As a teenager, Joe Barrow had been living in Detroit with his family, attending vocational school, and briefly - some say very briefly - taking violin lessons. But in a day when there were only three - count 'em - three professional sports of any popularity - baseball, horseracing, and boxing - it was inevitable the hefty youngster would put on a pair of gloves at the local athletic club. The usual story is he dropped his last name so his mother wouldn't learn of his new hobby. But Joe's sister remembered his mom felt if Joe wanted to try boxing, he could try boxing. But for whatever reason Joe Louis Barrow soon became Joe Louis.
Joe became heavyweight champion of the world when he knocked out James J. Braddock on June 22, 1937. Joe kept his title for eleven years and eight months and retired undefeated on March 1, 1949. But for various reasons he attempted a comeback. Finally after 71 professional fights, Joe Louis finally hung up his gloves. In the end he had lost only three contests: the first fight with Max Schmeling, his bout with Ezzard Charles, and in his last professional contest which was with Rocky Marciano on October 6, 1951.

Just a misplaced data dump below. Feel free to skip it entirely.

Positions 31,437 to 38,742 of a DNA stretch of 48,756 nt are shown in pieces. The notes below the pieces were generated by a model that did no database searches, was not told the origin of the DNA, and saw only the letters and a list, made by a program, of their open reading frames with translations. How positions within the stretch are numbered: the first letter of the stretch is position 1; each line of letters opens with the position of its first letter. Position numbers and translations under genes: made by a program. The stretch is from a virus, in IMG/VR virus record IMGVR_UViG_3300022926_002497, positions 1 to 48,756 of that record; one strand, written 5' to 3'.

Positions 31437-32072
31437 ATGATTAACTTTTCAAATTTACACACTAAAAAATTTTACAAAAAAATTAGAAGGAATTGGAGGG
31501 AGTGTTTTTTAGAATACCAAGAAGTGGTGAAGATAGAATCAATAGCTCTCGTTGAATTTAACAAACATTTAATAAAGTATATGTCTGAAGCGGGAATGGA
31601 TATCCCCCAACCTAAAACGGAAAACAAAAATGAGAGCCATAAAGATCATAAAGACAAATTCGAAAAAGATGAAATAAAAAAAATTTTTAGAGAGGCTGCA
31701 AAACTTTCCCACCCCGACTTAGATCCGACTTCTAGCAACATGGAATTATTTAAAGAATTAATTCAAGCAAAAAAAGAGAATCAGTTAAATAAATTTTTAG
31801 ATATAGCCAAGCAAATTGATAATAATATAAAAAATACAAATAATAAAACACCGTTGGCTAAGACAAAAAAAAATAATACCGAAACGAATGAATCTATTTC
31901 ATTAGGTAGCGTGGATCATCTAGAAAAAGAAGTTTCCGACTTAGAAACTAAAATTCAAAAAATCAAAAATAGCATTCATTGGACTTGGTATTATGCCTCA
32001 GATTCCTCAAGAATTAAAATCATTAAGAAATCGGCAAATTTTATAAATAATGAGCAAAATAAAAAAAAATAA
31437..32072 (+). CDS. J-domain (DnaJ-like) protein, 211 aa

On paper Joe did quite well financially, and he never felt he was mismanaged. But in the end he spent everything he made. He tried a number of business ventures, none of which were very successful. Heavily in debt, Joe eventually found work as casino "greeter" in Las Vegas. Some see this as a sad end for one of the twentieth century's most iconic figures. But for the gregarious Joe, who always liked people, there were certainly worse ways to make a living.
After attending the boxing match between Larry Holmes and Trevor Berbick on April 11, 1981, Joe suffered a heart attack. He died the following morning at what was then becoming a fairly young age. Joe Louis was 66.
For a bit more of the life of Mr. Joe Louis, click here.